Land carbonEnvironment 

Land Carbon Released During Last Deglaciation Period


Our planet has been going through glacial periods for ages. What does that mean for land carbon and carbon dioxide in the atmosphere?

By Neha Jain

During the ice ages, ice sheets covered large parts of the Earth, unlike today, when ice sheets are found only at the poles. Our planet has been going through cycles of glacial periods (which are actually shorter periods within an ice age) featuring colder temperatures, and interglacial periods, characterized by a warmer climate, for hundreds of thousands of years.

The last deglaciation, when the Earth moved out of the glacial period, began around 20,000 years ago. At that time, carbon dioxide in the atmosphere began to rise and warm our planet by an increased greenhouse effect. Now, a new study from Antarctica shows that during that time abrupt increases in carbon dioxide in the atmosphere came from land sources, not only from the ocean as scientists had believed.

What Caused the Last Deglaciation?

One of the main factors that drove the last deglaciation period—from 20,000 to 10,000 years ago—was a change in Earth’s orbit that increased the level of solar radiation reaching the Earth during summers. The other driving factor was a rise in carbon dioxide levels in the atmosphere, which rose by about 75 parts per million (ppm). There was a corresponding rise in global temperatures of about 3.5 degrees Celsius, as well as a rise in sea levels of 130 meters, due to the melting of ice sheets.

Until now, the origin of that carbon dioxide was unclear, as was what caused carbon dioxide levels to rise in the first place. “This has emerged as one of the big mysteries in paleoclimate science over the last few decades,” says Thomas Bauska, lead researcher of the study, from Oregon State University and now a postdoctoral researcher at the University of Cambridge, UK. Most scientists believe the carbon dioxide came from the ocean surrounding Antarctica, called the Southern Ocean.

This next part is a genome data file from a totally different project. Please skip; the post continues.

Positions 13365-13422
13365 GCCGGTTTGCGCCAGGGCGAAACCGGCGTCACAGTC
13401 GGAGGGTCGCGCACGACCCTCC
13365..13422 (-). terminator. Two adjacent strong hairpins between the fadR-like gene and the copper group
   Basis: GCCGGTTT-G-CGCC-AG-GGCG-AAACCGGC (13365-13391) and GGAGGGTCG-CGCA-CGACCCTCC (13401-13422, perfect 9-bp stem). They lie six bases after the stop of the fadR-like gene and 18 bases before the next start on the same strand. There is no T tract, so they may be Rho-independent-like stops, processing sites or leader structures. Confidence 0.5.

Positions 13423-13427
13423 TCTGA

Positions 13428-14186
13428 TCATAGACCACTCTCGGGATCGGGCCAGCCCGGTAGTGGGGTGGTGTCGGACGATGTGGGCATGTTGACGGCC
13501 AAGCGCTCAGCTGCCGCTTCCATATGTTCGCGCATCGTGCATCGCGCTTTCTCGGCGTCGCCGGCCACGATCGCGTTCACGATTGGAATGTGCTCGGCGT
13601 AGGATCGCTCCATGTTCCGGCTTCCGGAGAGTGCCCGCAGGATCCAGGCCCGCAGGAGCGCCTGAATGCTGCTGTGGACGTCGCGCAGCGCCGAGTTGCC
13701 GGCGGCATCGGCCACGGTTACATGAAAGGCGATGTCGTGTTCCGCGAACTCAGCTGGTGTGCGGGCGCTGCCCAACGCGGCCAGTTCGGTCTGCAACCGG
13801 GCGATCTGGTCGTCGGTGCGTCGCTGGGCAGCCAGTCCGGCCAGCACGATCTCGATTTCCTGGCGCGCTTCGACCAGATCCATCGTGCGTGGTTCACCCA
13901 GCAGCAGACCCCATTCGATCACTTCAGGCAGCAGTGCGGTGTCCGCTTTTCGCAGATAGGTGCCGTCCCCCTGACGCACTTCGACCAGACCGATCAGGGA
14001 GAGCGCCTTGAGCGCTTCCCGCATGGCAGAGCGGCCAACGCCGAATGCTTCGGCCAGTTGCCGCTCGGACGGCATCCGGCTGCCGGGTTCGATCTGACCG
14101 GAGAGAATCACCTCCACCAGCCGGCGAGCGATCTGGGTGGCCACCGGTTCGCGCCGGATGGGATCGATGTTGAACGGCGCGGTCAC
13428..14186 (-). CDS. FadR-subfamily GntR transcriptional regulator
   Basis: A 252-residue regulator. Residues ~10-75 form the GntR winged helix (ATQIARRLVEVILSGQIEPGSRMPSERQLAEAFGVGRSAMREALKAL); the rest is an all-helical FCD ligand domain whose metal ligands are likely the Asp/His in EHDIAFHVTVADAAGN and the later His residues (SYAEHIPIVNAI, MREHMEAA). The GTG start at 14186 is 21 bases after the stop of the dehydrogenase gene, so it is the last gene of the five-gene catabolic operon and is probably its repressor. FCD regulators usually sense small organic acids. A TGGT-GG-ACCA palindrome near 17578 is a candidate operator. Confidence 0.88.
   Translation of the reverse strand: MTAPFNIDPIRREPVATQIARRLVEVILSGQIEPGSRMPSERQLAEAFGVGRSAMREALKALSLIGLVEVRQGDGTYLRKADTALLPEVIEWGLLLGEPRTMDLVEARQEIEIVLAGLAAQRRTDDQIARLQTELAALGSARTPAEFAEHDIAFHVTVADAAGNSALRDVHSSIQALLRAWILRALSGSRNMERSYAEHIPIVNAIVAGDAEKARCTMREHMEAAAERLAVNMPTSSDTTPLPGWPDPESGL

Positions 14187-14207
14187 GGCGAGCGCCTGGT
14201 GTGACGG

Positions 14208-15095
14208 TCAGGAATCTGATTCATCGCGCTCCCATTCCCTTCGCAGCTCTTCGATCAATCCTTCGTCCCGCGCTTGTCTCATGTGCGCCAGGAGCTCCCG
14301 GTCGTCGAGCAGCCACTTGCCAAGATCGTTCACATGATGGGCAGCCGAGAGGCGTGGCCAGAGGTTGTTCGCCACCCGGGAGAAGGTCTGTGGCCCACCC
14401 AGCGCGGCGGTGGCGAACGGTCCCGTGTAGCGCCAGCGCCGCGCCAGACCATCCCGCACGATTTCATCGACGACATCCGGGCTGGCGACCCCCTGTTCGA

Measuring Trapped Land Carbon

The Antarctic ice sheet covers an area larger than the US and India combined. Snow falls each year on ice sheets at the poles and eventually gets compressed into ice. Tiny air pockets in the ice contain bubbles of trapped ancient air that can supply a wealth of information about the climate of thousands of years ago. Air bubbles from ice cores can show how carbon dioxide levels changed in our atmosphere during the last deglaciation, as well as its likely source.

To find out the sources of carbon dioxide, scientists measured the ratio of stable carbon isotopes, specifically the ratio of the isotopes carbon-13 to carbon-12, in air samples from ice deposited 22,000 to 11,000 years ago. Carbon from different sources has different isotopic “fingerprints.” Bauska and his team developed a device that allowed them to use large ice samples, which in turn enabled them to use a type of mass spectrometry that measures the ratios more precisely. The team’s device, known as the “cheese grater,” shaves off thin layers of ice from the samples. “We then sample the air released from the bubbles and measure the concentration of gases and their isotopic ratios,” Bauska explained to

Extracting ice samples from previously drilled ice cores is tricky because the samples are very large, says Bauska. But the study was made possible when Bauska’s team fortunately discovered a section of ice on the surface of a glacier called Taylor Glacier in Antarctica where older, deeper ice was outcropped, making sampling easier.